Travelers to the region may need to pack some cold-weather clothes.

Thursday and Friday will have some of the coldest, rainiest daytime weather, having high temperatures little above 10 degrees C (50 F) in many parts of England, the Low Countries, France, Switzerland and western Germany. Normal highs this time of year are about 16 degrees C (16 F) in Amsterdam, 17 degrees C (63 F) in London and near 20 degrees C (68 F) from Paris to Frankfurt.

The rain-snow level will be unusually low, low enough at times for snow to fall in hilly areas from Great Britain to western Germany and the Alpine foothills of Switzerland and France.

Cool, unsettled weather may hang over western Europe well into next week as well.

Meanwhile, anyone looking for summerlike warmth need not look any further than eastern Europe, western Russia and even Scandinavia. The month of May thus far has been unusually warm over a wide area, and it is forecast to remain so into at least next week.

Comment by Kojima on June 4, 2013 at 3:02am
Comment by Kojima on June 4, 2013 at 2:18am

Flooding in Central Europe a threat to reinsurers [ARTEMIS; 3 June 2013]

Flooding across Central Europe is reaching record levels in many towns and cities after torrential rainfall struck the region in recent days. The waters are still rising in some areas of Austria, Germany and the Czech Republic and it’s possible that a meaningful insurance industry loss from this flood event could also hit reinsurers in the region.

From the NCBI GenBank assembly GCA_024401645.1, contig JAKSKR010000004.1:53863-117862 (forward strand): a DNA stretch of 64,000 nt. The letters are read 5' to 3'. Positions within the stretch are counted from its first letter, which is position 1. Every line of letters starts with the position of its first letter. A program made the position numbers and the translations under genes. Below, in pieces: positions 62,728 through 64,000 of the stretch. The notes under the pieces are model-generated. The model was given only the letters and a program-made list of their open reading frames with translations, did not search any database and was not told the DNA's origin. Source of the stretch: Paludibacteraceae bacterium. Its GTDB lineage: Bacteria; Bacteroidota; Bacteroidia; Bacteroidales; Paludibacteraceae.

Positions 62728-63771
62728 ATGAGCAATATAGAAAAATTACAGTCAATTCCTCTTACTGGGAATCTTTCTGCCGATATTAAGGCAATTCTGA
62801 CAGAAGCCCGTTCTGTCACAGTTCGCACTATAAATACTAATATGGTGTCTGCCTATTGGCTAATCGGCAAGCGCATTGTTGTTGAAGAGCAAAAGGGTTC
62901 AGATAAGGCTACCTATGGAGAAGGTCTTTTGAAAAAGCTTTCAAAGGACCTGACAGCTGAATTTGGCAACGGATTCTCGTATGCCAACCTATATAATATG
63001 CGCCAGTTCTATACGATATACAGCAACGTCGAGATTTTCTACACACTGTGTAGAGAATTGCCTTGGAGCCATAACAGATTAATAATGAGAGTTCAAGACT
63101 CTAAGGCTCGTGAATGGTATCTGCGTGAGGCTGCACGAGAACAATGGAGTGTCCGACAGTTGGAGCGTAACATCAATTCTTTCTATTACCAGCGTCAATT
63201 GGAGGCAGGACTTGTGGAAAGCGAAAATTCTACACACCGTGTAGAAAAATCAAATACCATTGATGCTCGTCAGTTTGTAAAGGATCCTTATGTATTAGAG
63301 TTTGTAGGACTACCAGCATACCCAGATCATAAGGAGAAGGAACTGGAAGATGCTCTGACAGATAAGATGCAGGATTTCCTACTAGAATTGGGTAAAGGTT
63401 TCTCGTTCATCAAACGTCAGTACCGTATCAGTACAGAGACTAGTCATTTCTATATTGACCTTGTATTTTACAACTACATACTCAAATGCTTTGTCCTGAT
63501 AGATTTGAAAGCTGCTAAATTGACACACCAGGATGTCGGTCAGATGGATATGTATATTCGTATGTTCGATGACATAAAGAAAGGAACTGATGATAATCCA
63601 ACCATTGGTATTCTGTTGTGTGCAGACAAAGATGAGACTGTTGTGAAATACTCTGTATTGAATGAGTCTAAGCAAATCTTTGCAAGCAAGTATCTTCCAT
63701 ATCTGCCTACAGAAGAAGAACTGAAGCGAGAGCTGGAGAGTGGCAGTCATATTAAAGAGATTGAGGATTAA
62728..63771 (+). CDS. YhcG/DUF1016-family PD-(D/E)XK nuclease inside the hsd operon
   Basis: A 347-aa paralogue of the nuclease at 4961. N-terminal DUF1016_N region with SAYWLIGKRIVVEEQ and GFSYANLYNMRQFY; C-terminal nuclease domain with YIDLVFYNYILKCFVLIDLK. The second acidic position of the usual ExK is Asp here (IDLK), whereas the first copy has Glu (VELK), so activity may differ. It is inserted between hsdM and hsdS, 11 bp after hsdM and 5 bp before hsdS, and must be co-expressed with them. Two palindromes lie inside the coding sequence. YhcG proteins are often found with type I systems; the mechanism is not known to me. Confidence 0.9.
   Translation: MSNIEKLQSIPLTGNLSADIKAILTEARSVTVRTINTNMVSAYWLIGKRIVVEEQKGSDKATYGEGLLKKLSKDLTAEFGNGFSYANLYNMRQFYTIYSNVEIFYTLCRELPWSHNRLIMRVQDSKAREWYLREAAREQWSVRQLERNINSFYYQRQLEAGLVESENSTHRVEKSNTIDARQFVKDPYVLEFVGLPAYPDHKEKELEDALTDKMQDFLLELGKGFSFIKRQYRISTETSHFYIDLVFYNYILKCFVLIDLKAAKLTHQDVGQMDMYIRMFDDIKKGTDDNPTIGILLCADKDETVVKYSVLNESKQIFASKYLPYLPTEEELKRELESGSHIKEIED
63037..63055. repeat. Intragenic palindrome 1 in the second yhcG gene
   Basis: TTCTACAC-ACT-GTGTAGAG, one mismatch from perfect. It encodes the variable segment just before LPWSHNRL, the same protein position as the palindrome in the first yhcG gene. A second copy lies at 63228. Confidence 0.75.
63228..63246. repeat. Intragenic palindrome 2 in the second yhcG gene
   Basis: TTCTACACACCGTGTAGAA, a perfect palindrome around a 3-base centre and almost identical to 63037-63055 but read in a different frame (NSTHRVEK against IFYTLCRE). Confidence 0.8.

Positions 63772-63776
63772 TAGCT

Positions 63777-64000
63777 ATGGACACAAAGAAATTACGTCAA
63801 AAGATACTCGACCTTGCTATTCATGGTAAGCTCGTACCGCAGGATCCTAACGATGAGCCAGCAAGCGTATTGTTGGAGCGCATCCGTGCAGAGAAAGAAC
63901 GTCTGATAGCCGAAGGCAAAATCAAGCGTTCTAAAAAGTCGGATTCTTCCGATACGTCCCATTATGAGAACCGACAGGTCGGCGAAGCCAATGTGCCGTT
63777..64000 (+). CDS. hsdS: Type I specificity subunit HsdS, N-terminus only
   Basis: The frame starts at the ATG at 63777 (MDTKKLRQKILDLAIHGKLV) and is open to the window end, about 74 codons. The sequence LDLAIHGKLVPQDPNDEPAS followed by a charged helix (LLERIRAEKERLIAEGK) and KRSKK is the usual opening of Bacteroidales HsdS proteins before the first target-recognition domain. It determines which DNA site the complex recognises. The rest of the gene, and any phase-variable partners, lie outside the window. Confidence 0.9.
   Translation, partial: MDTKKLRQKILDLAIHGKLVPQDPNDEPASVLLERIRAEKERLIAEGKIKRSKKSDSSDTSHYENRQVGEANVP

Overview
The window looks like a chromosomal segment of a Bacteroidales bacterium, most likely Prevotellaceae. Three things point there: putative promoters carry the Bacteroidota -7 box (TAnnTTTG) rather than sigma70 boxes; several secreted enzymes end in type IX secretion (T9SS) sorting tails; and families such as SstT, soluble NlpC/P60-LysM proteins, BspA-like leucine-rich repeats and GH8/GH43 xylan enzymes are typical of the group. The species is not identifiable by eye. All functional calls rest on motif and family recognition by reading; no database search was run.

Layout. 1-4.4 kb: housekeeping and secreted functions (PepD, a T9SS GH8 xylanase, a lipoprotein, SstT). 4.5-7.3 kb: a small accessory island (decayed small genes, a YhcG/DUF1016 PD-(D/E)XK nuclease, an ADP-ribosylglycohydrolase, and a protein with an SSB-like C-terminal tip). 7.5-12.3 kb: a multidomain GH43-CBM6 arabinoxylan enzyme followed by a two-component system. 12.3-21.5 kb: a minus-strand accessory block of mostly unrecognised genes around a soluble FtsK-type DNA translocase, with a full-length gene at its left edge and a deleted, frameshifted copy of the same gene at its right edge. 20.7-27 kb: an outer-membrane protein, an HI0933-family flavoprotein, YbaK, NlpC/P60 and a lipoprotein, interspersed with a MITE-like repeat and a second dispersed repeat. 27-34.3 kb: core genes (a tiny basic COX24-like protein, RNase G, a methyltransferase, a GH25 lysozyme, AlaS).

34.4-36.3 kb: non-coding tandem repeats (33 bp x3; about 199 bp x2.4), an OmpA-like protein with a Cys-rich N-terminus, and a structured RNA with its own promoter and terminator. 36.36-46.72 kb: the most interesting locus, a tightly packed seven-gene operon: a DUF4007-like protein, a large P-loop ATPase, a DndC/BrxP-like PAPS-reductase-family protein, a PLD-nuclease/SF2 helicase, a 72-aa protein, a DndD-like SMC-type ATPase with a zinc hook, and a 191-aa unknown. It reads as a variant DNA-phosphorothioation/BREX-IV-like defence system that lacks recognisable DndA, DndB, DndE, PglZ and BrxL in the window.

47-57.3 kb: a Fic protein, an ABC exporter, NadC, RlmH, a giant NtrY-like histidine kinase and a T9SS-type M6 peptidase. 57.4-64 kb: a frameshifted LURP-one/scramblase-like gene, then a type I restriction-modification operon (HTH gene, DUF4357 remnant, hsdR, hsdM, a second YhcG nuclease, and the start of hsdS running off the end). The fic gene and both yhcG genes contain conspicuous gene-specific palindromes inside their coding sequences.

There are emergency operations underway in many towns and cities across the region. One of the most threatened cities is Prague, the capital of the Czech Republic where there are concerns that flood defences built after a catastrophic flooding event in 2002 may not be high enough.

European flooding in the same region in 2002 caused nearly $4 billion of insured losses, with much of that being passed on to the largest European reinsurance firms. This episode, which still has some time to play out and needs the waters to recede before the extent of damages can be understood, has the potential to create losses in the billions for insurers. It must be stressed however, that with rainfall continuing and rivers still rising it is not possible to forecast how high losses may or may not rise.